embracing_empathy_in_complexityEmbracing Empathy in ComplexityLatest_NewsShared_Content/News/Latest_News/2022/embracing_empathy_in_complexity<div class="col-md-12"> <div class="col-sm-5 pull-right" style="text-align: center;"><img src="/images/Newsletters/Reports/2022/reports-cover-image-wsma-may-june-2022-645x425.jpg" class="pull-right" alt="cover illustration for WSMA Reports May/June 2022" /></div> <h5>May 2, 2022</h5> <h2>Embracing Empathy in Complexity</h2> <h5> <em>Members only; sign-in required.</em> </h5> <p> By John Gallagher </p> <p> One of the consequences of the COVID-19 pandemic was its impact on another epidemic: drug overdoses. According to the Centers for Disease Control and Prevention's National Center for Health Statistics, there were more than 100,000 drug overdose deaths in the U.S. during the 12-month period ending in April 2021, an increase of 28.5% from the 78,056 deaths during the same period the year before. </p> <p> The bulk of opioid-related deaths are attributable to synthetic opioids like illicit fentanyl, with 75,673 total opioid-related deaths in the 12-month period ending in April 2021, up from 56,064 the year before. About six people in Washington state die every day from an overdose. The rising numbers put new pressure on physicians and policymakers to develop fresh approaches to address the tide of addiction. </p> <p> But the tragic toll also contains a success that underscores the confounding nature of the epidemic. A recent report from the American Medical Association shows that opioid prescribing nationwide has dropped 44% in the past decade and fell nearly 7% from 2019 to 2020. Even as physicians in Washington and other states have made tremendous strides addressing the overprescribing of opioids, the epidemic continues to shift its form, creating a new set of challenges. </p> <p> "Deaths from prescription opioids continue to slowly decrease, yet a lot more work needs to be done," says Steven Stanos, DO, medical director of Swedish Pain Services in Seattle. "Prescription overdose deaths are now far overshadowed by the increase in deaths due to illicit fentanyl, a far more accessible, potent, and lethal opioid. Methamphetamine, heroin, and cocaine-related deaths also are rising." </p> <p> There's no question that the COVID-19 pandemic contributed to the rising toll of drug overdoses. "The opposite of addiction is connection," says Lucinda Grande, MD, a physician at Pioneer Family Practice in Lacey, citing author Johann Hari. "The pandemic really increased isolation, boredom, and stress." Yet the picture is not entirely bleak. There have been successes. Moreover, the understanding of how to address the epidemic has deepened with time, with a more nuanced understanding of the clinical approaches that will work and a commitment of resources to help those in need of treatment. </p> <h3>Tackling opioid overprescribing</h3> <p> One of the major changes over the past several years has been the success in reducing overprescribing of opioids for acute pain conditions, including dental and hospital-based elective procedures. "Physicians and prescribers didn't appreciate the significant impact their unnecessary prescribing was contributing to a large supply of unused pain medication in our communities," says Dr. Stanos. </p> <p> A typical example was seen with elective surgery. "Patients were commonly prescribed a one-month supply of pills out of convenience for an acute pain condition that normally needed only a few days of therapy at best," says Dr. Stanos. "This led to a significant number of unused pain medications finding their way into the hands of vulnerable individuals, including recreational users and people struggling with addiction." </p> <p> Washington helped set a standard for other states with the Better Prescribing, Better Treatment program, launched in 2017 as part of the state's opioid response plan. The program, a joint effort of the WSMA and the Washington State Hospital Association, has three components: encouraging compliance with a prescribing policy that establishes pill limits for all prescriptions for acute pain, giving physicians discretion to override pill limits if they feel it is in the best interest of their patients, and allowing physicians to compare how their opioid prescribing practices compare to others in their specialty and health system. </p> <p> Pill limits were an attempt to get at what seemed at the time the heart of the opioid problem. "Our goal in going upstream was to cut off the supply to those at risk for addiction," says Nathan Schlicher, MD, JD, an emergency room physician at St. Joseph's Medical Center in Gig Harbor and WSMA's lead on Better Prescribing, Better Treatment. </p> <p> At the same time, providing physicians with clinical flexibility and data on how they compared to their peers were also important. "We recognized that no guideline is applicable to every patient," says Dr. Schlicher. "We said, let us give people feedback on performance compared to how their peers perform. If you are the only one performing with those guidelines compared to your peers, that should give you pause." </p> <p> Overall, the results have been positive. "There have been a lot of improvements in addressing the opioid epidemic within the house of medicine," Dr. Schlicher says. </p> <h3>A changed landscape</h3> <p> As the epidemic has continued, the focus has shifted, bringing with it new challenges. "We handled what was a really bad prescription opioid problem, and now it's evolved into a synthetic street opioid problem," says Jeb Shepard, WSMA's director of policy. </p> <p> Indeed, the bulk of the deaths reported by the CDC were attributable not to prescription opioids but to street drugs, and in particular fentanyl. Fentanyl and other synthetic opioids now account for about two-thirds of all drug overdose deaths. </p> <p> One of the most immediate needs has been to stop overdose deaths. Starting in 2019, anyone in Washington was able to obtain naloxone, a medication which reverses opioid overdoses, simply by walking into a pharmacy. </p> <p> "Unfortunately, the people who need it the most aren't compelled to go to a pharmacy," Shepard says. "Their lives are chaotic and complicated. There's been a lot of success with it but it's not the magic solution everyone had been hoping for." </p> <p> Still, notes Dr. Stanos, naloxone prescriptions by physicians are rising. "Prescribers can do our part by getting more naloxone in our communities and in patients' homes, whether it will be needed by the individual patient, or a friend or family member." Naloxone can easily reverse an overdose and save a life, he says. "Some have likened community goals of increasing naloxone availability to having a fire extinguisher in every house." </p> <h3>Moving forward: More access, more nuance</h3> <p> Not surprisingly given the death toll, the state has focused increasingly on creating more opportunities for access to treatment for substance use disorders. </p> <p> "The Legislature is making a generational investment in treating this problem and a whole other raft of behavioral issues," says Shepard. "If there's ever been a problem where money would help, this is one, because treatment has long been underfunded." </p> <p> At the same time, the original zero-tolerance policy of opioids is giving way to a more nuanced perspective, even among pain specialists. </p> <p> "I went through a phase where I believed that chronic opioid prescriptions were absolutely evil and harmful," says Dr. Grande. "Over time, I realized I was wrong because a lot of people benefit from it, and when you take it away from them it can be an absolute tragedy." Instead, Dr. Grande says, people will take matters into their own hands, seeking illicit opioids or even committing suicide. </p> <p> The CDC issued guidelines on opioid prescribing in 2016 that were frequently interpreted as being proscriptive and rigid. "A lot of people in their haste to respond to the problem took the guidelines as gospel that needed to be adhered to strictly," says Shepard. The result was often harm to patients, who had their opioid treatments discontinued without any alternative. </p> <p> The agency released a new draft guideline in February that is more patient-focused and that provides greater flexibility for physicians and prescribing clinicians. "Controversial and confusing dose thresholds are removed in the draft guideline," says Dr. Stanos. "There is more emphasis on how to integrate non-opioid therapies for pain, and to more safely select and manage patients that may benefit from opioids, better instruction on how to taper patients, more clarity in prescribing short-term for acute and subacute pain, and an overall emphasis on patient-centered care that appreciates the unique complexities of each patient." </p> <p> Both the Trump and Biden administrations have loosened some regulations related to opioid treatments. In particular, it is now easier to prescribe buprenorphine, which is used to treat people with opioid use disorders. </p> <p> "Increased use of buprenorphine is more effective and safer management of chronic pain for patients with or without an addiction," says Dr. Grande. </p> <p> Properly managing chronic pain patients in the first place can help prevent the cycle of addiction and overdose that's exacting such a high toll currently. However, the financial realities don't always currently align with those goals. </p> <p> "Greater improvements in insurance coverage and patient access for non-opioid therapies, like behavioral health, physical therapy, and many interventional therapies, have been slow to come by," says Dr. Stanos. "Even if an 'approved benefit,' reimbursement many times is so low it's an ongoing challenge to incentivize clinics and systems to keep offering services." </p> <p> For many patients, coverage can be nonexistent or limited, with significant out-of-pocket expenses. In Swedish's pain clinic, patients participating in a structured four-hour therapy session that includes individual and group physical and occupational therapy, behavioral health, and patient education, can incur multiple out-of-pocket copay charges in a single day. </p> <p> "If we're going to improve care, payers have to truly incentivize and support comprehensive pain management," says Dr. Stanos. </p> <p> The fact remains that the opioid epidemic is just one part of a larger problem fraying the fabric of society. While drug overdoses have been among the fastest rising death rates among Americans in the past two decades, so too have suicide and alcohol liver disease. </p> <p> A recent study published in the Journal of the American Medical Association found that more than 99,000 people died in 2020 of alcohol-related causes. Addressing those societal problems and "deaths of despair" go well beyond the range of medicine. </p> <p> But there are things that physicians can do, starting with how they approach their pain patients, says Dr. Grande. </p> <p> "Physicians need to increase their awareness and empathy," she says. "They need to treat them with kindness." </p> <p> <em>John Gallagher is WSMA Reports' senior editor.</em> </p> <p> <em>This article was featured in the May/June 2022 issue of WSMA Reports, WSMA's print newsletter.</em> </p> </div>5/2/2022 12:00:00 AM1/1/0001 12:00:00 AM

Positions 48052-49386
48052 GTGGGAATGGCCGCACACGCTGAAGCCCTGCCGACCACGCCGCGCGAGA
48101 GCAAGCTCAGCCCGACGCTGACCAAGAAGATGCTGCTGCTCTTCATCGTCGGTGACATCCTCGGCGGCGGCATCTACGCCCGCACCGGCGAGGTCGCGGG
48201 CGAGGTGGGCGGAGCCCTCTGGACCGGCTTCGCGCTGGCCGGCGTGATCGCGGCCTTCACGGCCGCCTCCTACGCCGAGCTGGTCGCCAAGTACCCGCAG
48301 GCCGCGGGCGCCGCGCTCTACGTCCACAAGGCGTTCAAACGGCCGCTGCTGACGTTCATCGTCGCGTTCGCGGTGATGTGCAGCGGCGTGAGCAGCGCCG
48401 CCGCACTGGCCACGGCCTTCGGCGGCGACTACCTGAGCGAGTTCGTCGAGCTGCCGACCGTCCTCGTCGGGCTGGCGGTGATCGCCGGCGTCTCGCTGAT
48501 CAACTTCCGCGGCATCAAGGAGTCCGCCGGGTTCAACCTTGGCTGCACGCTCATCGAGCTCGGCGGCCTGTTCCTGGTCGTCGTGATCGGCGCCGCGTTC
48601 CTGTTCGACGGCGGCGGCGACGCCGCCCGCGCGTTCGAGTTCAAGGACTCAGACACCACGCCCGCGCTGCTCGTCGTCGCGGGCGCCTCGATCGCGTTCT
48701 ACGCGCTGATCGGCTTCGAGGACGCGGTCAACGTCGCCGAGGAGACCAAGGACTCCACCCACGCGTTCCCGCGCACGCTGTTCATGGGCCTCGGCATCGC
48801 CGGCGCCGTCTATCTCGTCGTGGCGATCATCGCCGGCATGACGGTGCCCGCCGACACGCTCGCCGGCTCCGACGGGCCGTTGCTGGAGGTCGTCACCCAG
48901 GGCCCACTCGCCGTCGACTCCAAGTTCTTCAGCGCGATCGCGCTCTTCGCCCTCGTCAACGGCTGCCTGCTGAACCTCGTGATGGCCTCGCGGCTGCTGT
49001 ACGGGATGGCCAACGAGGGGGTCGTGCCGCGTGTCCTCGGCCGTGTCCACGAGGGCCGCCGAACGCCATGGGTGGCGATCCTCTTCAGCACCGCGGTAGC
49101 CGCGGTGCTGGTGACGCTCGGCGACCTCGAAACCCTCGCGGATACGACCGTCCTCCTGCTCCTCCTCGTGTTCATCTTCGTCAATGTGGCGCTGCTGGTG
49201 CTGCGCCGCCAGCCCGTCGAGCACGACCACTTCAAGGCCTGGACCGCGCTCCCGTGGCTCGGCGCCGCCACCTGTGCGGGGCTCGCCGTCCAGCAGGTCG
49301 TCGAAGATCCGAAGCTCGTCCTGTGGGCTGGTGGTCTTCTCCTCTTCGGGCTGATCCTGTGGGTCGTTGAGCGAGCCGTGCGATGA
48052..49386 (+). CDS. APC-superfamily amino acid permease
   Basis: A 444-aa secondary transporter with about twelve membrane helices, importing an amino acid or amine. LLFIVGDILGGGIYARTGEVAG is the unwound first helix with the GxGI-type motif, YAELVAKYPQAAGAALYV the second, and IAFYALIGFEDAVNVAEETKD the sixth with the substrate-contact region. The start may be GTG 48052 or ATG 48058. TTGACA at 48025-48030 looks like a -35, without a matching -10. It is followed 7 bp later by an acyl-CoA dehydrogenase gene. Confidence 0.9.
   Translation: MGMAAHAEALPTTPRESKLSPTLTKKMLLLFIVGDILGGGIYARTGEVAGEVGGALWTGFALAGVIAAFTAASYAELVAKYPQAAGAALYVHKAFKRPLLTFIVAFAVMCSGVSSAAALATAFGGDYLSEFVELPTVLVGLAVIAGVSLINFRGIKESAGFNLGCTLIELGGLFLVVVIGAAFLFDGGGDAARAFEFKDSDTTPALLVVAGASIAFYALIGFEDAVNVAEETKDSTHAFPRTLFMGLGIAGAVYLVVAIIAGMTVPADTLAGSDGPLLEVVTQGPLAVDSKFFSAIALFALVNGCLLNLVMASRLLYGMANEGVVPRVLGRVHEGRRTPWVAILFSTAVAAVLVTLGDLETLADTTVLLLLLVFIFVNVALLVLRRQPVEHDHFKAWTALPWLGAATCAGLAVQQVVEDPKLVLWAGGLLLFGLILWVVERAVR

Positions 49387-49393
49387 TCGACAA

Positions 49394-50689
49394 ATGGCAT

pre_visit_planning_is_increasing_efficiencyPre-Visit Planning Is Increasing EfficiencyLatest_NewsShared_Content/News/Latest_News/2022/pre_visit_planning_is_increasing_efficiency<div class="col-md-12"> <div class="col-sm-5 pull-right" style="text-align: center;"><img src="/images/Newsletters/latest-news/2022/may/thrive-cover-image-wsma-may-june-2022-thrive-645x425.jpg" class="pull-right" alt="Thrive cover, May/June 2022" /></div> <h5>May 2, 2022</h5> <h2>Pre-Visit Planning Is Increasing Efficiency</h2> <p> "Addressing burnout at the clinic and organization level is the primary way to increase well-being and professional satisfaction for physicians," says Pratima Sharma, MD, executive medical director at EvergreenHealth Primary Care. </p> <p> EvergreenHealth is one of the Washington health care organizations that took part in the American Medical Association's Wellness Practice Transformation Initiative, which tasks participants with implementing and examining the impact of workflow redesign interventions. The initiative is funded by a grant from The Physicians Foundation. </p> <p> After implementing pre-visit planning at the EvergreenHealth Redmond Primary Care Clinic, there was a measurable increase in care team efficiency. In fact, 92.8% of physicians in the intervention group reported that the degree to which "my care team works efficiently together" was "optimal" or "good" compared to their baseline of 77% and compared to the control groups' steady average of 62% pre- and post-survey results. Notably, the proportion of physicians in the intervention group that reported a high degree of care team efficiency was nearly 30% higher than the AMA national benchmark. </p> <p> Physicians in the intervention group also saw an increase in time spent on direct patient care and a decrease in time spent on indirect patient care as compared to the control group. Time spent on indirect patient care in the intervention group was less than that of the AMA national benchmark. </p> <p> The results also showed that burnout was less severe in the intervention group, although the proportion of people experiencing burnout had risen. </p> <p> "What this meant for the physicians is that there was an increased level of engagement, which positively impacted our staff and patient experience," says Besty Hail, executive director of primary care at EvergreenHealth Primary Care Administration. </p> <p> "Participating in the wellness PTI was one of several ways that EvergreenHealth demonstrated its commitment to improving wellness," says Dr. Sharma. The organization sought feedback from its physicians and advanced practice providers through monthly town-hall style meetings as well as their regularly scheduled meetings. "Common themes were the need for increased administrative support for prescription refills and inbox management," Dr. Sharma says. "We are launching new pilots to address these concerns." </p> <p> The WSMA Foundation and the AMA continue to work on several fronts to address the physician burnout crisis, which has only been exacerbated by the pandemic. Through research, collaboration, advocacy, and leadership, we are working to center the patient-physician relationship and to make physician burnout a thing of the past. </p> </div>5/2/2022 12:00:00 AM1/1/0001 12:00:00 AM